Everyone knows that big money boosters influence athletic departments at big-time sports schools.
But what happens if a booster who gives a combined $7 million to a school feels as if his "suggestions" are being ignored by the school's athletic director?
Meet Robert Burton, a Greenwich CT-based printing industry executive who wants a $3 million donation returned from UConn. A leading reason for his demand is that he feels that he was denied an opportunity to comment on the school's football coaching search. He claims that he was blown off by the school's Athletic Director, Jeff Hathaway. Paul Caron of Tax Prof Blog has more and so does Dan Fitzgerald of Connecticut Sports Law.
I have 3 thoughts on this controversy:
1) To answer a question that some people are asking: unless Burton attached stipulations to his gift to the school, it's unlikely that he'll be able to get the money back. He probably already knows that. I suspect an alternate "victory" for him would be to embarrass the school and Athletic Director Hathaway, and to discourage other boosters and prospective boosters from contributing money to UConn (especially those boosters who would contribute with an expectation of gaining access in exchange).
2) Marc Isenberg had a good line about this dispute: "The unstated rules of boostering are now written."
3) While Burton is being criticized for claiming a bargained-for exchange between his donation and his ability to influence UConn athletics, and for trying to now take his gift back, I wonder if UConn and particularly Athletic Director Hathaway bear some responsibility, too.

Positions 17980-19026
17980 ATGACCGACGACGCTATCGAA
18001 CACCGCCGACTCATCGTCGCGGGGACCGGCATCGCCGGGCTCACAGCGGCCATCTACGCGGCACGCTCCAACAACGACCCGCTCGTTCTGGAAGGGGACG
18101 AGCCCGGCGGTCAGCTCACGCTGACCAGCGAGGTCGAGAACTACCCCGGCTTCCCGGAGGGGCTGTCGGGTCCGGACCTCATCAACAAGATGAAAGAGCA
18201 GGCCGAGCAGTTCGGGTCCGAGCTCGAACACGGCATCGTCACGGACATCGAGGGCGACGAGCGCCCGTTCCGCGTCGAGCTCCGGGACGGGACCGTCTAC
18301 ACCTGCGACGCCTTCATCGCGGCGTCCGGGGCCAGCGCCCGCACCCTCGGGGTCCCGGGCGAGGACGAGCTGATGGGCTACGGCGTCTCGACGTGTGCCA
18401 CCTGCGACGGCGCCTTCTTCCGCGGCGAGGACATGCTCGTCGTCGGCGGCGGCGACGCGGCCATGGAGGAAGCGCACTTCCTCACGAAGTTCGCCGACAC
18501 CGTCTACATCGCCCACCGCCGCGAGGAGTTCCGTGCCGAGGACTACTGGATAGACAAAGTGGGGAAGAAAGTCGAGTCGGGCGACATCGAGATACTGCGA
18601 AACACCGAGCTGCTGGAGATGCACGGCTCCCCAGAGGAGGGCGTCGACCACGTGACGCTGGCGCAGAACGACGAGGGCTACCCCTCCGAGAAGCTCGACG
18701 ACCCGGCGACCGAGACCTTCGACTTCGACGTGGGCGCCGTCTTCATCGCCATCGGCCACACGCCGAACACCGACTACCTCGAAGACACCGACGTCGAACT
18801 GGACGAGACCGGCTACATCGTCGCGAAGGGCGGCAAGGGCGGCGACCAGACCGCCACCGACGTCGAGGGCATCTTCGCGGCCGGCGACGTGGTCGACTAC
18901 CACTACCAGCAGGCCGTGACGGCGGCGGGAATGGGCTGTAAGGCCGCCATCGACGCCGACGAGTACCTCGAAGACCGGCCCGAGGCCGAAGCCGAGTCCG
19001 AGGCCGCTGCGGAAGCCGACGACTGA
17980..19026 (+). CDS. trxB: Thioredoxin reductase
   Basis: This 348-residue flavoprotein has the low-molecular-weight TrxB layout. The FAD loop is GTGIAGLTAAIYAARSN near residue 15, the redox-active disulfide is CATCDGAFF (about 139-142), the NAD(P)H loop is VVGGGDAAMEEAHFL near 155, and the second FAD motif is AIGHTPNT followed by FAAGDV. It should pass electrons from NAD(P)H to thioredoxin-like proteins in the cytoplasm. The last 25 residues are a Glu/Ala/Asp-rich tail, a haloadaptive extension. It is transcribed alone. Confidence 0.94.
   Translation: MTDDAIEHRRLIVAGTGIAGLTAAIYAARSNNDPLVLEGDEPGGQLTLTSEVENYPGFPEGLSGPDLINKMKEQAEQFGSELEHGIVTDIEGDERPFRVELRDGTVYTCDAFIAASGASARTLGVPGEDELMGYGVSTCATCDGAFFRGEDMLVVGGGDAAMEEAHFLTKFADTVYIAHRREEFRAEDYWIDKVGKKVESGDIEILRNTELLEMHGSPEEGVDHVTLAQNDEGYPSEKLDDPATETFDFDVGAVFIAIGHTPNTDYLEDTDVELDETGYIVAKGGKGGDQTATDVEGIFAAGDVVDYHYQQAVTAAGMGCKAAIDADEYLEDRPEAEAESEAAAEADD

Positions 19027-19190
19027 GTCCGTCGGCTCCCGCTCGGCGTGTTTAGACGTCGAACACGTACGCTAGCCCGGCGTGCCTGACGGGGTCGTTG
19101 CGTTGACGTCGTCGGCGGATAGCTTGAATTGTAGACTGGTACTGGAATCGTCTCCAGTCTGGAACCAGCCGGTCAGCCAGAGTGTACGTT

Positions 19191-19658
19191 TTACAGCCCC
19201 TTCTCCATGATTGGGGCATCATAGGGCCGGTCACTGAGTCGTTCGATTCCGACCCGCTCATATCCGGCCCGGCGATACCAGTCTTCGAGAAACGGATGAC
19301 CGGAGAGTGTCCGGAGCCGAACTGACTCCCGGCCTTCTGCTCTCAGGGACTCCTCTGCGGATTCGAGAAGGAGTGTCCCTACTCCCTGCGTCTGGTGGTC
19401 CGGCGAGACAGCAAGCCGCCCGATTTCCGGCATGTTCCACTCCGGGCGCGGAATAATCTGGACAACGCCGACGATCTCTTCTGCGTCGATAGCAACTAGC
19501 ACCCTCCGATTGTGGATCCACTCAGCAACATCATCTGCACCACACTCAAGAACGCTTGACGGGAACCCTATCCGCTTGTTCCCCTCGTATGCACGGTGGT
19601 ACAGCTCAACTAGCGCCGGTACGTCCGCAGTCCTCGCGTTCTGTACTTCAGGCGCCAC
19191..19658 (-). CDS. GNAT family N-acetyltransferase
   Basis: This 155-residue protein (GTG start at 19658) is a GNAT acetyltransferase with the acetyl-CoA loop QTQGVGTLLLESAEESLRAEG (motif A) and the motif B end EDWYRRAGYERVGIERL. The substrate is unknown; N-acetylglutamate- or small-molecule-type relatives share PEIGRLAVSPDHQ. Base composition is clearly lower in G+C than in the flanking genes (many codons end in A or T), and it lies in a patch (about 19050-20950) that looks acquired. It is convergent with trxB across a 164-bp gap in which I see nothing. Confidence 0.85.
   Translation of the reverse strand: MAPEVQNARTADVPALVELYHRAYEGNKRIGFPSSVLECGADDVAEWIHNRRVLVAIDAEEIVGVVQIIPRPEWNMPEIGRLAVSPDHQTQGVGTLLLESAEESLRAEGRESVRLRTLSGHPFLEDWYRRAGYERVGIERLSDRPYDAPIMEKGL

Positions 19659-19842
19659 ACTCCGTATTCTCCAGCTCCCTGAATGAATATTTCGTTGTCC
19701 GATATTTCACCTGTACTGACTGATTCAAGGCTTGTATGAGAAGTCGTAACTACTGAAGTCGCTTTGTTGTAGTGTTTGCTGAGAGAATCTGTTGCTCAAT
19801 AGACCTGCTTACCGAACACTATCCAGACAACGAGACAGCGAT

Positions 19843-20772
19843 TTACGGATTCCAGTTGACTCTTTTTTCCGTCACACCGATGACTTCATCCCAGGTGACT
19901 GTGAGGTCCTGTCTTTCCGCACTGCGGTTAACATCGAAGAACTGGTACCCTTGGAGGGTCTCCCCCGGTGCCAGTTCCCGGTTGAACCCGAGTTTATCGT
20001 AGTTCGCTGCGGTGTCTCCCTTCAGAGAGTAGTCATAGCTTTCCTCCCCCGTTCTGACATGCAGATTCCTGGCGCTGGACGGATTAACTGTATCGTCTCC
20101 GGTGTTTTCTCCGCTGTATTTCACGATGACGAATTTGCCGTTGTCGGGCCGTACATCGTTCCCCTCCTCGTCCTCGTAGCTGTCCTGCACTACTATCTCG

After-all, if a school is going to accept an enormous gift from a donor whom the school presumably knows is only donating to have influence over the school's athletic program, then the school shouldn't later deny that donor a chance to share his thoughts. It wasn't like Burton was donating to help fund a new science building while having a passing interest in the sports program; he was donating to be a major player in UConn athletics. Don't take his money if that isn't going to happen.
Burton says in his letter that he wasn't looking for veto power over the hiring decision (which would have been an unreasonable request), only a chance to provide comments on the candidates. Would it have been that hard to let him comment and then give him the courtesy of listening?
Along those lines, isn't an informal duty of an athletic director to ensure that significant alums and boosters are treated well? It seems that if Hathaway had granted Burton a half hour meeting or even just a good phone conversation, it might have satisfied Burton's craving for influence, avoided this controversy, and preserved good relations with a generous donor.